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Atlantic fishes in the Mediterranean: using biological traits to assess the origin of newcomer fishes

Julian Evans*, Erik Arndt, Patrick J. Schembri

*Corresponding author:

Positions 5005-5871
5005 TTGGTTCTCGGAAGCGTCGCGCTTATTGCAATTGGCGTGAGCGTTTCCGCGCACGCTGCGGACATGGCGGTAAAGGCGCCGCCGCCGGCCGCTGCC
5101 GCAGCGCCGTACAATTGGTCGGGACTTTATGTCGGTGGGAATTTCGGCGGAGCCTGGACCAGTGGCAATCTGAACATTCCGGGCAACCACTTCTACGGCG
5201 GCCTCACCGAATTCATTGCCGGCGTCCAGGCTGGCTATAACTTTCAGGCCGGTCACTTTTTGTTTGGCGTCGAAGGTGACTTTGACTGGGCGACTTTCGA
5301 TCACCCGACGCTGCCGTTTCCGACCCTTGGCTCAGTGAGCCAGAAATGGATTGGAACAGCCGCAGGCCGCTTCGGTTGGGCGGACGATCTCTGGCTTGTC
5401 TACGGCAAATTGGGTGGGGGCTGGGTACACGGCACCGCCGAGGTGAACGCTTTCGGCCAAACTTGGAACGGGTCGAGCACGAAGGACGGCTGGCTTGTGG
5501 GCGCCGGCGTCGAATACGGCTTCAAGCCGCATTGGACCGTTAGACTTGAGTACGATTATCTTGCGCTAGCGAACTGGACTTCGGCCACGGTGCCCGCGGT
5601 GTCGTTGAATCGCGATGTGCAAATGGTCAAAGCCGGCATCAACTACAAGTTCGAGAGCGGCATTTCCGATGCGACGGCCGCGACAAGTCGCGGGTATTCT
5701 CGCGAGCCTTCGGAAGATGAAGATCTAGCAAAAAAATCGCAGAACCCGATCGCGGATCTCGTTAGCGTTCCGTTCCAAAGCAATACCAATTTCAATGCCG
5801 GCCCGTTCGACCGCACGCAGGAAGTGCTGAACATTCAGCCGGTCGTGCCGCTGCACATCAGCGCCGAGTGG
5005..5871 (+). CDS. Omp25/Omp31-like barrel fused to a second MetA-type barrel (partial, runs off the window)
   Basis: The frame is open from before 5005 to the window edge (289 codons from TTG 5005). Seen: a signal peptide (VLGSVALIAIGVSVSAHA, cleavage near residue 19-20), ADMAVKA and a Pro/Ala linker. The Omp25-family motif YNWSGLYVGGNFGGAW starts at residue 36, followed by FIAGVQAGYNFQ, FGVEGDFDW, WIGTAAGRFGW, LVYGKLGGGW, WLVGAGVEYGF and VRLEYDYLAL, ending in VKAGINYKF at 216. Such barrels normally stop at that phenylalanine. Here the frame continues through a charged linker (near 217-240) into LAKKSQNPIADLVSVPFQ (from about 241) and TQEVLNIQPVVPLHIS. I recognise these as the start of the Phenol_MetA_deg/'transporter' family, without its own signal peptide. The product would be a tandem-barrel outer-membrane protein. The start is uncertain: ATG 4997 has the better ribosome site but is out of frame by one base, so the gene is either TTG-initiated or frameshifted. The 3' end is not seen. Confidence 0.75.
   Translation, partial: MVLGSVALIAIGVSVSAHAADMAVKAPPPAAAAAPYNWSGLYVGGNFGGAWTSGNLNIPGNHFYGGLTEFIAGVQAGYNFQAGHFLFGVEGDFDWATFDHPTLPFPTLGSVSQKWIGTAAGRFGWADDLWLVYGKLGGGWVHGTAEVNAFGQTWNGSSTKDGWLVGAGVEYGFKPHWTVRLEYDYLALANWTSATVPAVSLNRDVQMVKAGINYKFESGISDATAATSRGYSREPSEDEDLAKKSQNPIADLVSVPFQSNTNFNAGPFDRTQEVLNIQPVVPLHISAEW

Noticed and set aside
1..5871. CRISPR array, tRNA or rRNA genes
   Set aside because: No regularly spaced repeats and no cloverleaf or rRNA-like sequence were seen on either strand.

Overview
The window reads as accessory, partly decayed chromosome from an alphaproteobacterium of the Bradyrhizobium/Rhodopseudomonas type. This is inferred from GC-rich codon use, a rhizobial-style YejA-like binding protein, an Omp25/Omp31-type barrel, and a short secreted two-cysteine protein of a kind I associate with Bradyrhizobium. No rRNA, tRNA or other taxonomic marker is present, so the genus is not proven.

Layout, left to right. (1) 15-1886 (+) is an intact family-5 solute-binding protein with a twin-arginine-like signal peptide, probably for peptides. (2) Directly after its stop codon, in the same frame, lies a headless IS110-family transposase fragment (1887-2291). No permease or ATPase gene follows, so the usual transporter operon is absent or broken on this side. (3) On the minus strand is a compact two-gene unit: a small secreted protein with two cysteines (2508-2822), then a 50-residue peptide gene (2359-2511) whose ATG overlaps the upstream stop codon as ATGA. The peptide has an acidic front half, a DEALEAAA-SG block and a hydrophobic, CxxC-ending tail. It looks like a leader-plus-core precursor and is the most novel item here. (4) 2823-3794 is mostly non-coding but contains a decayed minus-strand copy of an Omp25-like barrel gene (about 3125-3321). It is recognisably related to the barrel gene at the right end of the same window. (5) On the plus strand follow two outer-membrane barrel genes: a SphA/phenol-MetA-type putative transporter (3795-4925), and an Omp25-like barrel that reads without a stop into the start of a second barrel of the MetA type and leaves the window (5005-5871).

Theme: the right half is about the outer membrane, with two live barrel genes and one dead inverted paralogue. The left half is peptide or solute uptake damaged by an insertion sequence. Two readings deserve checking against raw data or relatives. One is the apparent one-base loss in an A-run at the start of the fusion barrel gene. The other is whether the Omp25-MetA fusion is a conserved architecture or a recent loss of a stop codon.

ABSTRACT: Two important facets of global environmental change are alteration of climatic regimes and the introduction of alien species. From a biogeographical perspective, these two processes lead to very similar results: a change in the distribution of species. We consider Atlantic fish species that are recent newcomers in the Mediterranean Sea, using biological traits to assess their origin. For this purpose, we first re-evaluated all records of Atlantic fish species in the Mediterranean (N = 103) to exclude those that cannot be considered recent newcomers (N = 33). Based on faunistic data, we classified the true newcomers into four origin categories: alien, vagrant, range-expansion or cryptogenic. Then, we compared biological traits of species we characterised as aliens (N = 7), vagrants (N = 14), or range-expanders (N = 23). Finally, we re-assessed the origin of cryptogenic species (N = 26) using multivariate discriminant analysis, measuring the distance of individual species to the centroids of aliens, vagrants or range-expanders, allowing us to infer their probable ‘mode of origin’. The body size, depth range, temperature range, habitat, and the ability to undertake long-distance migration were the most important traits that could be related to alien, vagrant or range-expanding fishes. It was possible to assign ten cryptogenic species a specific origin category with reasonable confidence, while the remaining cryptogenic species combined trait values of different origin categories. These results indicate that biological trait analysis can be coupled with faunistic data to help assess the most likely origin of a newcomer species, thus informing management decisions.